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China connection to Go Daddy WordPress attacks

Go Daddy’s hosting customers are under attack again, and this time it looks like it’s more serious.

Reports are surfacing that WordPress sites hosted at Go Daddy, and possibly also Joomla and plain PHP pages there, are being hacked to add drive-by malware downloads to them.

Go Daddy has acknowledged the attacks, blaming outdated WordPress installations and weak FTP passwords, and has put up a page with instructions for cleaning the infection.

Last week, I was told that the first round of attacks was very limited. Today, the attackers seem to have stepped it up a notch.

As a result, Go Daddy could find itself in a similar situation to Network Solutions, which had a couple of thousand customer sites hacked a few weeks back.

The attacks appear to be linked to a well-known crime gang with a Chinese connection.

According to Sucuri, when a Go Daddy-hosted WordPress page is hacked, JavaScript is injected that attempts to redirect surfers to a drive-by attack from the domain kdjkfjskdfjlskdjf.com (don’t go there).

This domain was registered with BizCN.com, an ICANN-accredited Chinese registrar, but its name servers appear to have been created purely for the attack.

The registrant’s email address is hilarykneber@yahoo.com. This connects the attack to the “Kneber” botnet, a successful criminal enterprise that has been operating since at least December 2009.

A Netwitness study revealed the network comprised at least 74,000 hacked computers, and that the bulk of Kneber’s command and control infrastructure is based in China.

Since Kneber is known to be operated by a financially motivated gang, and it’s by no means certain that they’re Chinese, it’s probably inaccurate to suggest there’s something political going on.

However, I will note that Go Daddy was quite vocal about its withdrawal from the .cn Chinese domain name registration market.

Network Solutions, while it was quieter, also stopped selling .cn domains around the same time as the Chinese government started enforcing strict registrant ID rules last December.

I-Root yanks Beijing node

Kevin Murphy, March 31, 2010, Domain Tech

Autonomica, which runs i-root-servers.net, has stopped advertising its Anycast node in Beijing, after reports last week that its responses were being tampered with.

In the light of recent tensions between China and the US, people got a bit nervous after the Chilean ccTLD manager reported some “odd behaviour” to the dns-ops mailing list last week.

It seemed that DNS lookups for Facebook, Twitter and YouTube were being censored as they returned from I-Root’s node in China, which is hosted by CNNIC.

There was no suggestion that Autonomica was complicit in any censorship, and chief executive Karl Erik Lindqvist has now confirmed as much.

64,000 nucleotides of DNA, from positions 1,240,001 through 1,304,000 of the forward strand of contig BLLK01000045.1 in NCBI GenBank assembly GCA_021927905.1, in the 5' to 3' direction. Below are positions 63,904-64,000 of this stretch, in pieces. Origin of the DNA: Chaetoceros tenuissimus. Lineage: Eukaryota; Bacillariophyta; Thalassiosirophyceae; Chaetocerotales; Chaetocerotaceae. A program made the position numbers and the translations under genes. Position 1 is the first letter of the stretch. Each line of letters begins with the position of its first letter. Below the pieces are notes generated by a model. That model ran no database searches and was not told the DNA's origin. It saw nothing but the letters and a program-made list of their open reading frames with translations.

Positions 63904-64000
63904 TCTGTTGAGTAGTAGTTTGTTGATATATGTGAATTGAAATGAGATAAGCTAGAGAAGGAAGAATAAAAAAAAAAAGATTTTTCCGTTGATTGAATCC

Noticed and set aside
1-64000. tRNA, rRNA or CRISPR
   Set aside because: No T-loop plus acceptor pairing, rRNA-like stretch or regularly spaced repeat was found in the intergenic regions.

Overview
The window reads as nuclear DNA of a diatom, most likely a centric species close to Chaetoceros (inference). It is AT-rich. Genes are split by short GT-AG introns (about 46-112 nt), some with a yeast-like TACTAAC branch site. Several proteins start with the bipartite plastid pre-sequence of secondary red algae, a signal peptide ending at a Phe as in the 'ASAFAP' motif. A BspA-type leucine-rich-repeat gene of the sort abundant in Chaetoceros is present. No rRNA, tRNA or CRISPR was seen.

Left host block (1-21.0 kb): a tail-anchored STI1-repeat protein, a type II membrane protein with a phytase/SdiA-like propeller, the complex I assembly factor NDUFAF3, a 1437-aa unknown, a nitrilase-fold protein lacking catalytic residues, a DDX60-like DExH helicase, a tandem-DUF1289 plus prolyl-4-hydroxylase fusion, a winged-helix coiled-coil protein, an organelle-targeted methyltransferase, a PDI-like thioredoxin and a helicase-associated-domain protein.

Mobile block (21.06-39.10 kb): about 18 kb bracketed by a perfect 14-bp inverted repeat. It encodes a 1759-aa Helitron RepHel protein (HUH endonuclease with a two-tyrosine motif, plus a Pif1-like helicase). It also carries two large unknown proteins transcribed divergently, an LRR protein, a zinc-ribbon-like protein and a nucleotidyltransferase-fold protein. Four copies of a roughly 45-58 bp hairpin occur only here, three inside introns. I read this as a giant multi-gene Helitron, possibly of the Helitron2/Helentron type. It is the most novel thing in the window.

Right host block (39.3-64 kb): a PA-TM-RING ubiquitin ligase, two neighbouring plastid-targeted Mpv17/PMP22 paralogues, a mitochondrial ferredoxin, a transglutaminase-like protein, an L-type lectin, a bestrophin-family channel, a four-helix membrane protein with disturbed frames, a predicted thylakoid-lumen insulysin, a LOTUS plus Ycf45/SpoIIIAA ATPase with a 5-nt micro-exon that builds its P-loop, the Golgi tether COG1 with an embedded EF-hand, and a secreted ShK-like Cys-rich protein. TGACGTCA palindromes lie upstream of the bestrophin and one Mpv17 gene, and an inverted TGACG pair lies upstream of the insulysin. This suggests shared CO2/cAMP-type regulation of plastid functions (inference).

“Netnod/Autonomica is 100% committed to serving the root zone DNS data as published by the IANA. We have made a clear and public declaration of this, and we guarantee that the responses sent out by any i.root-servers.net instance consist of the appropriate data in the IANA root zone,” he wrote.

While Lindqvist is not explicit, the suggestion seems to be that somebody on the Chinese internet not associated with I-Root has been messing with DNS queries as they pass across the network.

This is believed to be common practice in China, whose citizens are subject to strict censorship, but any such activity outside its borders obviously represents a threat to the internet’s reliability.

The CNNIC node is offline until further notice.

Go Daddy follows Google out of China

Kevin Murphy, March 24, 2010, Domain Registrars

Go Daddy is to stop accepting new .cn registrations, after CNNIC demanded that it start collecting photographs and signed registration documents from Chinese customers.

General counsel Christine Jones told the Congressional Executive Committee on China that Go Daddy has also seen an increase in DDoS attacks, specifically against human rights sites that it hosts.

“Domain name registrars, including Go Daddy, were then instructed to obtain photo identification, business identification, and physical signed registration forms from all existing .CN domain name registrants who are Chinese nationals, and to provide copies of those documents to CNNIC,” she said.

Any domain without such documentation would have been blocked by China, she said.

“For these reasons, we have decided to discontinue offering new .CN domain names at this time. We continue to manage the .CN domain names of our existing customers,” she said.

Go Daddy has about 1,200 Chinese customers and 27,000 .cn domains on its books. The company is not going to block Chinese customers. What China will do about them remains to be seen.

The move comes at a tense time for US-China internet relations, with Google grabbing headlines all week due to its ongoing censorship row with the country.

Jones denied the move has anything to do with Google. “We made the decision that we didn’t want to act as an agent of the Chinese government,” she said.

I’ve uploaded a PDF of her written testimony here.

Gossip: Geldof, China and Site Finder

Kevin Murphy, March 7, 2010, Gossip

Eight Sunday morning tidbits.

  • Bob Geldof was on the BBC’s Andrew Marr Show this morning, via satellite from Nairobi. It seems likely he’s there in relation to to IGAD conference on east-African drought, which is being held at the same venue as the ICANN meeting, which kicked off today. Let’s hope he’s (continue reading)

Gossip: DNS incest T-shirts, etc…

Kevin Murphy, March 2, 2010, Gossip

Eight domain name stories I would loved to have looked into in more detail today: